Precious metals and FTSE companies have seen their share price rise, while ESG companies have performed well, too
by Bethan Rees
Despite global concerns over the economic outlook in the shadow of Covid-19, precious metals are “soaring to multi-year highs” according to Justina Vasquez and Elena Mazneva in a Bloomberg article. Both gold and silver have performed well, with gold futures surging to an almost nine-year peak and silver reaching its highest rate since 2014. This could be due to demand for haven assets amid Covid-19, they write.
Gold and silver are at the top of the Bloomberg Commodity Index this year as investors seek “insurance against further economic fallout”, amid low interest rates and easy monetary policies, which have strengthened “the appeal of non-interest-bearing assets”, they report. The added demand has increased holdings in exchange-traded funds backed by gold and silver to all-time highs, too. On 21 July, gold futures for August had risen 1.5% to settle at US$1,843.90 an ounce on the New York Comex, “the highest closing price for a most-active contract since September 2011”, Vasquez and Mazneva write.
Speaking about the increase in demand for silver trading, Daniel Ghali, commodities strategist at investment bank and financial services company TD Securities, is quoted in the article as saying that “we think the marginal unit of demand for silver is coming from the industrial metal side”.
For September 2020 delivery, silver futures had increased 6.8% to settle at US$21.557 on 21 July – the highest figure since March 2014. According to the writers, Citigroup Inc. reports that it forecasts silver prices increasing to US$25 in the next six to 12 months, “with the potential for US$30, based on the bank’s bull case”, Vasquez and Mazneva write.
ESG shining through
Companies with environmental, social, and governance (ESG) credentials have also performed well amid the Covid-19 pandemic, says Holly Black, editorial manager, EMEA, at Morningstar, in a video interview with Amsterdam-based Morningstar analyst Tancrede Fulop.
Fulop says European utilities, “which are positively exposed to energy transition, thanks to renewables and electrification of the economy”, are doing well in comparison to other areas of the market. Although its performance in the year to date is flat, it is still an improvement on the bond market, “which is down by around 10%”, he says, and the European energy sector is down by around 35%. Fulop says that the energy sector is negatively exposed to oil and gas.
The best-performing European utilities are companies with the highest exposures to renewables, he says, listing examples of companies such as Ørsted, Iberdrola, Enel or RWE. On the other hand, Centrica is the worst-performing European utility, which has the highest exposure to oil and gas production.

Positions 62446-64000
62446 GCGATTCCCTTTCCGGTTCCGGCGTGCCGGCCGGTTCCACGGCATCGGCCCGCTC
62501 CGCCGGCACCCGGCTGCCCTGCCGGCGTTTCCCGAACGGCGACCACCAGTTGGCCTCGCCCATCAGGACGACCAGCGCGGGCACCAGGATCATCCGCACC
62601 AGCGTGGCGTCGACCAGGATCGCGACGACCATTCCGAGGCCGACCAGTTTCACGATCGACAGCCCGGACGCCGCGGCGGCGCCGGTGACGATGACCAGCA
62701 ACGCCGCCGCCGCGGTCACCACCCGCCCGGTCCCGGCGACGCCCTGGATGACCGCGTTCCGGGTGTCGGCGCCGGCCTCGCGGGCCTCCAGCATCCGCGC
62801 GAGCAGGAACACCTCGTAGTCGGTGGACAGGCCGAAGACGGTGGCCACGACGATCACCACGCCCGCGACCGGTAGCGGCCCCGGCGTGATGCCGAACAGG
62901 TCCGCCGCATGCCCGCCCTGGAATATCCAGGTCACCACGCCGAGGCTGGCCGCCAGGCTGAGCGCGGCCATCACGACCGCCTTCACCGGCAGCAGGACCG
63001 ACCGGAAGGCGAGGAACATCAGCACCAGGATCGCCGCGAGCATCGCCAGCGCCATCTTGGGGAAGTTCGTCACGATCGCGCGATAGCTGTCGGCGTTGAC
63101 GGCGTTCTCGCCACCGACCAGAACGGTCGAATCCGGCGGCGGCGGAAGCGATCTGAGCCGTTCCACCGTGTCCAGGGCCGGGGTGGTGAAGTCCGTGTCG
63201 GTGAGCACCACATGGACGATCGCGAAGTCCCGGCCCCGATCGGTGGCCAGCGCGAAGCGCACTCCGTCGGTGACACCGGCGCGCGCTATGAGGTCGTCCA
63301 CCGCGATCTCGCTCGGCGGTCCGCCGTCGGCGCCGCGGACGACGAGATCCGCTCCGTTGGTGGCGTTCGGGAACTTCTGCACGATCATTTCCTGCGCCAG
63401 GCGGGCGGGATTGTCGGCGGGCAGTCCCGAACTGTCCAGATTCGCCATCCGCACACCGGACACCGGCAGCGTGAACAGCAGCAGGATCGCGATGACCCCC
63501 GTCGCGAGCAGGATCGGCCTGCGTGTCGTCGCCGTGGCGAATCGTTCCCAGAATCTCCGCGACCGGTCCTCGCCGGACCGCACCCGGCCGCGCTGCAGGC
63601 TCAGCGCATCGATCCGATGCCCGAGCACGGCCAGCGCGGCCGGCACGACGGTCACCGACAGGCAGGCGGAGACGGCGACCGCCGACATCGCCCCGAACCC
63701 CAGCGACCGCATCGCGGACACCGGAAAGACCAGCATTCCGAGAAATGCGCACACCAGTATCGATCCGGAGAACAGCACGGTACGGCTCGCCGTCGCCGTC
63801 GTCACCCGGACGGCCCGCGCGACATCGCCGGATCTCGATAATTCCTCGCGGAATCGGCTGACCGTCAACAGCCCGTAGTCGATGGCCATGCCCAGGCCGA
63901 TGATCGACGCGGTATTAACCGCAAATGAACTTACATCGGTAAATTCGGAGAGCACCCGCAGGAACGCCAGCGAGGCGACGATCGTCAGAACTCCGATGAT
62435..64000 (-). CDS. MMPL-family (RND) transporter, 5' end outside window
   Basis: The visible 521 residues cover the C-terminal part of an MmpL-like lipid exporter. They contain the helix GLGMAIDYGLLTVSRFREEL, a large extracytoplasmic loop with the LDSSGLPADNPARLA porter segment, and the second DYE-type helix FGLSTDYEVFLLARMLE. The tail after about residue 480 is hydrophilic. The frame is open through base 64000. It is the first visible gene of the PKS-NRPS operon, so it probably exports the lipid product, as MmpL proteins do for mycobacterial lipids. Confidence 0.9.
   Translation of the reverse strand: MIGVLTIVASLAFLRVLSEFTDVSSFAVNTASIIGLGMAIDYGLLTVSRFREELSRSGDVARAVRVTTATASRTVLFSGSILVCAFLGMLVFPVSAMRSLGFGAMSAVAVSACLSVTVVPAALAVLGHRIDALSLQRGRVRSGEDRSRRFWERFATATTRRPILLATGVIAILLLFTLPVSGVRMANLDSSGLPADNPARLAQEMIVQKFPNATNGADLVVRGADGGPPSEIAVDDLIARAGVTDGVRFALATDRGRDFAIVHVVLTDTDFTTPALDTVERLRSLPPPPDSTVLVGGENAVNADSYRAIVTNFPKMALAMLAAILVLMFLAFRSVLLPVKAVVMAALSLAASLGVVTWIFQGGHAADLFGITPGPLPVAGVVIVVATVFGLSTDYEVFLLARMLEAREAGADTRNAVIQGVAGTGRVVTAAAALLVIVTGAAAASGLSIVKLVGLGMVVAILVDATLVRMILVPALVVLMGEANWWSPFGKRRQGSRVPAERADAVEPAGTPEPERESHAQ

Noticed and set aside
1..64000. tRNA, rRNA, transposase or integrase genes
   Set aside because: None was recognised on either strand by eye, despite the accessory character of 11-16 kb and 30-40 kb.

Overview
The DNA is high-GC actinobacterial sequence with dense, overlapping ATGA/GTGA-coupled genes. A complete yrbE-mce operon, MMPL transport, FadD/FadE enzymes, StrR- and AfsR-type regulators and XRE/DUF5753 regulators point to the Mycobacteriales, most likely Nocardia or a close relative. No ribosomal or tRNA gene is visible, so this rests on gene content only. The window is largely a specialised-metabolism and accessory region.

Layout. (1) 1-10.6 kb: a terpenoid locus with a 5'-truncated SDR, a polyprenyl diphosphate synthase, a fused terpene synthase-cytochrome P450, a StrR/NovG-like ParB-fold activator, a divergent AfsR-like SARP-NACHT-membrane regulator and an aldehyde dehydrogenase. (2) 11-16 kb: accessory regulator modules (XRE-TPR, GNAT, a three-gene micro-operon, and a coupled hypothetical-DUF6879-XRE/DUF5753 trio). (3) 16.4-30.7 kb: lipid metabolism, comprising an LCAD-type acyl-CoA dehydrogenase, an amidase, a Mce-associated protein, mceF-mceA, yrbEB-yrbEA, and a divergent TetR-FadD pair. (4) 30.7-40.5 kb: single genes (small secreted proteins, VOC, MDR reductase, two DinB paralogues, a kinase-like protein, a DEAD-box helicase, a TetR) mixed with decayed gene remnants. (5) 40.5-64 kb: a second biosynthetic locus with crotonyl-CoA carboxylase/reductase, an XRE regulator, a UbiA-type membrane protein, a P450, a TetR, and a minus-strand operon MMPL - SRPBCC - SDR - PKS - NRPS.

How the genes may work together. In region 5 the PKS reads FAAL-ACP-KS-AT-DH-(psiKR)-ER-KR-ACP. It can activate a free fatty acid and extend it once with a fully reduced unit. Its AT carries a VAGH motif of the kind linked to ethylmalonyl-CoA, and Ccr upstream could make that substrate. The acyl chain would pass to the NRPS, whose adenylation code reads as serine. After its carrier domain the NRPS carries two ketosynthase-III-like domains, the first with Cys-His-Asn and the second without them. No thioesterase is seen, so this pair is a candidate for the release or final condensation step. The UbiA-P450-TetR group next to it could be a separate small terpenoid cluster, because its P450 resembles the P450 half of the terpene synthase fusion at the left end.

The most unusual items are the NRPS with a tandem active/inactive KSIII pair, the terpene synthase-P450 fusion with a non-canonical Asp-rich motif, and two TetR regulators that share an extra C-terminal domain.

Companies that have handled the Covid-19 crisis well may have improved their ESG credentials, Black says. Fulop references the work of Sustainalytics, an independent provider of ESG and corporate governance research, which has analysed the contribution of the beer, wine and spirits sectors during the pandemic.
“These contributions mostly include the productions of hand sanitisers, guaranteeing no layoffs and assisting hotels, bar and restaurants with their lease obligations,” Fulop says. He also adds that Sustainalytics reports that this may have improved how the public perceives them and “these efforts might reduce the ESG risks for the companies, especially the environmental and social impact of their products and human capital”. Fulop gives two examples of such companies: Pernod Ricard and Heineken. Pernod Ricard produced hand sanitisers on a large scale using its distilleries, and the company has one of the best scores in managing human capital risk, he says. Heineken guaranteed no layoffs of employees this year, and it scores well on its management of the environmental and social impact of products, he concludes.
Best FTSE forward
Meanwhile, in the UK, some FTSE companies have seen an increase in their share price, some as much as three-fold, from the lows hit in March 2020 when the Covid-19 lockdown began, reports Camilla Canocchi for This is Money.
The companies who have rebounded include Premier Foods, which has seen its shares rise by 345% since the FTSE All Share low point on 23 March. Canocchi writes: “The company, whose brands also include Sharwood’s, Bisto and Batchelors, has been well positioned to benefit from stockpiling and people cooking more at home during the lockdown.” Premier Foods was having a strong year pre-Covid-19, according to Richard Hunter, head of markets at Interactive Investor. Its shares were up 140% in the year to date. “The company has posted 11 consecutive quarters of UK growth, helped in part by a relaunch of Mr Kipling in 2018,” he’s quoted as saying.
Another company that has bounced back is biomedical and cyber security solutions provider BATM Advanced Communications, which has seen its share price rise 213% since March, and 300% in the year so far. This is due to the demand for its Covid-19 tests and ventilators, Canocchi writes.
Other companies that have seen a rise in share price are Tullow Oil (203% since March), William Hill (187% since March), and Halfords Group (187% since March), according to the data sourced from Interactive Investor.
However, Canocchi warns that “the large share price increases should be taken with a pinch of salt, as they are not necessarily indicative of a company having come out of the woods or that their financial position is healthy”. She continues: “They could have just been oversold in the crash, for instance – so these gains are no indication of future success.”
This is Money article
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